Iron Fish’s Apple Sauce

Since my last post, I have been very impatient and excited to try my Lucky Iron Fish. I had been thinking about what recipe I would cook with it first. Originally, my plan was to try it out in vegetable soup, but as we are getting tired of soups, I crossed it out. Then I thought of incorporating it to cooking water for pastas. However, after some thought, I’m not sure this is the most efficient way to use it as most of the water is thrown away.

Comforting apple sauce for a long correction filled evening...
Comforting apple sauce for a long correction filled evening…

As I was pondering all this, I noticed that we only had access to three of our kitchen chairs because the fourth one was occupied by our remaining apples from a really nice apple picking outing and a bag of oranges. And there you go!

Apple sauce it is!

Here is what you will need:

  • 20 apples (I used medium sized McIntosh and Cortland apples)
  • 1 liter of water
  • juice of one lemon
  • 1 tsp of ground cinnamon or one cinnamon stick
  • 1/2 cup maple syrup
  • pinch of nutmeg
  • pinch of ground coriander seeds

Here is what you will do:

  1. Peel, core and roughly chop your apples and put them aside.
  2. Clean your iron fish.
  3. Place the water in a big pot and add your lucky iron fish.
  4. Add the lemon juice.
  5. Bring to a boil and then simmer for 10 minutes.
  6. Using thongs, remove the iron fish and BE CAREFUL: this little guy is hot hot hot!
  7. Add the apples and put the heat to medium-high.
  8. Let reduce for around 15 minutes.
  9. Mix: the apples should start to break down as you are stirring.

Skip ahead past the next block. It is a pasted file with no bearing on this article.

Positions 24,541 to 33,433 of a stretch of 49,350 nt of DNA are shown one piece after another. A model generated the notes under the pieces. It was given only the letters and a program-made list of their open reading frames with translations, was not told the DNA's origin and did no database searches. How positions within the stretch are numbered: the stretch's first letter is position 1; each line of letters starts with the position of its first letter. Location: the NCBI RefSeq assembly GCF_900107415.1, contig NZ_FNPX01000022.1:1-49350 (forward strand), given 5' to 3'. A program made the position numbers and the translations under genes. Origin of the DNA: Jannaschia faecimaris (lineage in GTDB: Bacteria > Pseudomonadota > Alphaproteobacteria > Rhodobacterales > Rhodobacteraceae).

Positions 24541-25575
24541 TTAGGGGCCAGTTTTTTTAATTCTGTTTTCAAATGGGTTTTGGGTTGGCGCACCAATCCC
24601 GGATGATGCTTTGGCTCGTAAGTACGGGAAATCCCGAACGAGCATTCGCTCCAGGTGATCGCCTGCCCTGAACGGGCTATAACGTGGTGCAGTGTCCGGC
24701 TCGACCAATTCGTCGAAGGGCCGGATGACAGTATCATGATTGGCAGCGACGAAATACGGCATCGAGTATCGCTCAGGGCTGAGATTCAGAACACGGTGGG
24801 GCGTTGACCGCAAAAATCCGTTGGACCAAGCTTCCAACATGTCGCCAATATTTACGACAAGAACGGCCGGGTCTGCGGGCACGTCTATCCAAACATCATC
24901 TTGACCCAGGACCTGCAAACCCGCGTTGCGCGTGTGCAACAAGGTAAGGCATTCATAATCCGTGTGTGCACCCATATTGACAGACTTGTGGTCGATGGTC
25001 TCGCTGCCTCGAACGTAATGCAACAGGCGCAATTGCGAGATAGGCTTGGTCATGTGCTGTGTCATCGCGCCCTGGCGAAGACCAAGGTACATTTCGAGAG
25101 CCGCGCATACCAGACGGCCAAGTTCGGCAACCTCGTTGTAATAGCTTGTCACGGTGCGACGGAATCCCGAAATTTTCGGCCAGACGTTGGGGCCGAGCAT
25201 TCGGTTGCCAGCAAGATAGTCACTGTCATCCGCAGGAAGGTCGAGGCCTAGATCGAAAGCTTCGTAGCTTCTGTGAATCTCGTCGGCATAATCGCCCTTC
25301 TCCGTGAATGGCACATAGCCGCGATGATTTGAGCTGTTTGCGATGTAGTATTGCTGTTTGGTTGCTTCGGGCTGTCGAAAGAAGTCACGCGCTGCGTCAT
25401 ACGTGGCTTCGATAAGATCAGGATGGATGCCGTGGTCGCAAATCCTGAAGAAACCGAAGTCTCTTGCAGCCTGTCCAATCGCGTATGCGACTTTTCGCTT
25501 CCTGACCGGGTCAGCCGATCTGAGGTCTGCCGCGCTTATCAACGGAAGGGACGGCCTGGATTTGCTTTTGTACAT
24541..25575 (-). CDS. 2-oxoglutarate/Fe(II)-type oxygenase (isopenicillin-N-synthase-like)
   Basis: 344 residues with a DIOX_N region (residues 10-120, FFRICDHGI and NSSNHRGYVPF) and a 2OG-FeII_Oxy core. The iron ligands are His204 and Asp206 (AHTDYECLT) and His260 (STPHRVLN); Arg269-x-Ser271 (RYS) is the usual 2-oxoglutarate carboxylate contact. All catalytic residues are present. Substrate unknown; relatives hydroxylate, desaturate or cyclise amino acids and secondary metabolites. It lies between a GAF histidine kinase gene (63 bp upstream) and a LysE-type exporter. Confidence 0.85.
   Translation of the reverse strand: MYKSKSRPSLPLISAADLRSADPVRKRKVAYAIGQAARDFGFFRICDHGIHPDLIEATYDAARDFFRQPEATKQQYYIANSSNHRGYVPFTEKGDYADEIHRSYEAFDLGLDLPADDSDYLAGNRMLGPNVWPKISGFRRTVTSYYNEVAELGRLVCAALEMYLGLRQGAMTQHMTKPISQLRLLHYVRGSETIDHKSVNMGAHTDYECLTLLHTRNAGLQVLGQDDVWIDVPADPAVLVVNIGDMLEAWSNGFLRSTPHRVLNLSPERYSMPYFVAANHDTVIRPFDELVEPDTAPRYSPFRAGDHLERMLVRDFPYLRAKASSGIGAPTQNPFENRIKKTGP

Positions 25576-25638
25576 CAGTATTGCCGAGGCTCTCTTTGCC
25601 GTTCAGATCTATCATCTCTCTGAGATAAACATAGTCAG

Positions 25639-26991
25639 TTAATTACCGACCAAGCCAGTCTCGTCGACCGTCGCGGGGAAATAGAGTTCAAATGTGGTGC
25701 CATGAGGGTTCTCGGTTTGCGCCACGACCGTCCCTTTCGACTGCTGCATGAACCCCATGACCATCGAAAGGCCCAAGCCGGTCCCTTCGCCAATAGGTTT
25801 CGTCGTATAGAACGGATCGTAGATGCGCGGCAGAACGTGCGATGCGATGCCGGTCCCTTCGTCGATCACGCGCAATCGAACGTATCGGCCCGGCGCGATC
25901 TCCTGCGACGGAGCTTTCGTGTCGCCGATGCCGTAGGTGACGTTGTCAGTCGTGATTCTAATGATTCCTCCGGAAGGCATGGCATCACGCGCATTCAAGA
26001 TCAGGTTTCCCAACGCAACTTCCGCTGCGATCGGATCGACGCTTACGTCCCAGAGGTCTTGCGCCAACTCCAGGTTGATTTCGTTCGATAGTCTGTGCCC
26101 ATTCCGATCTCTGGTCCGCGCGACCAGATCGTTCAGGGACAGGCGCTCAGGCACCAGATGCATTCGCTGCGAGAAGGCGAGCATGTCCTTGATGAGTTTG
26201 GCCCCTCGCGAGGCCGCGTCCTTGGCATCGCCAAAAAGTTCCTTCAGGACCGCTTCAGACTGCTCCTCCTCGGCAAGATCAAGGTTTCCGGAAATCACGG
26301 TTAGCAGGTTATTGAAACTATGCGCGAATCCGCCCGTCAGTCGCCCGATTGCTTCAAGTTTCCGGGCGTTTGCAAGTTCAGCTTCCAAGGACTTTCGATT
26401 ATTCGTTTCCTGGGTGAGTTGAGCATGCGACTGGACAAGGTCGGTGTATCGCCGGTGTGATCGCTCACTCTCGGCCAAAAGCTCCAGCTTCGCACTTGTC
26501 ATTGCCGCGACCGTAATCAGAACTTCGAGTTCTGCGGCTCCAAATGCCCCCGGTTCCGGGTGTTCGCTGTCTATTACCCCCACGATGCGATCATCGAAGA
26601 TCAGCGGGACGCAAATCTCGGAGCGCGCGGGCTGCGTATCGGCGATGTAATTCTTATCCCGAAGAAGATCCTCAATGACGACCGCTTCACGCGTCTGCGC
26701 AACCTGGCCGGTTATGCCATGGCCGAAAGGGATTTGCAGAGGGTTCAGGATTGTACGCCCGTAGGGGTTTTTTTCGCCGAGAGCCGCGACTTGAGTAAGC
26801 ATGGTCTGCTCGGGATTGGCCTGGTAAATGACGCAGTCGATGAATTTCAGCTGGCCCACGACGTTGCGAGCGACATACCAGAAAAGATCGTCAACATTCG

10. Add the spices and maple syrup and mix well.
  11. Let cook for another 30 minutes, or until the apples have completely broke down and you like the texture.

Now, the important information: Does it taste any different than iron-fish-free apple sauce? Well, the honest answer is yes. Especially while cooking this, I felt like the metallic taste was a little bit overwhelming. However, after adding the spices (especially the cinnamon) this robotic taste disappears and becomes an after taste.

I really like the way maple syrup gives recipes a nice glossy look. What do you think?

Is this really an issue? For me, not really. Now, if I were to serve this apple sauce to the Queen of England, or any member of Downton Abbey, yes probably. But since I’m not waiting for any one royal any time soon, it’s not really an issue here.

Coriander really gives this apple sauce a special flavour that is quite refreshing.
Coriander really gives this apple sauce a special flavour that is quite refreshing.

I’m really curious to see how the iron fish does in other dishes and what spices help cover up the taste better. I’ll keep you posted, and share your thoughts in the comments!


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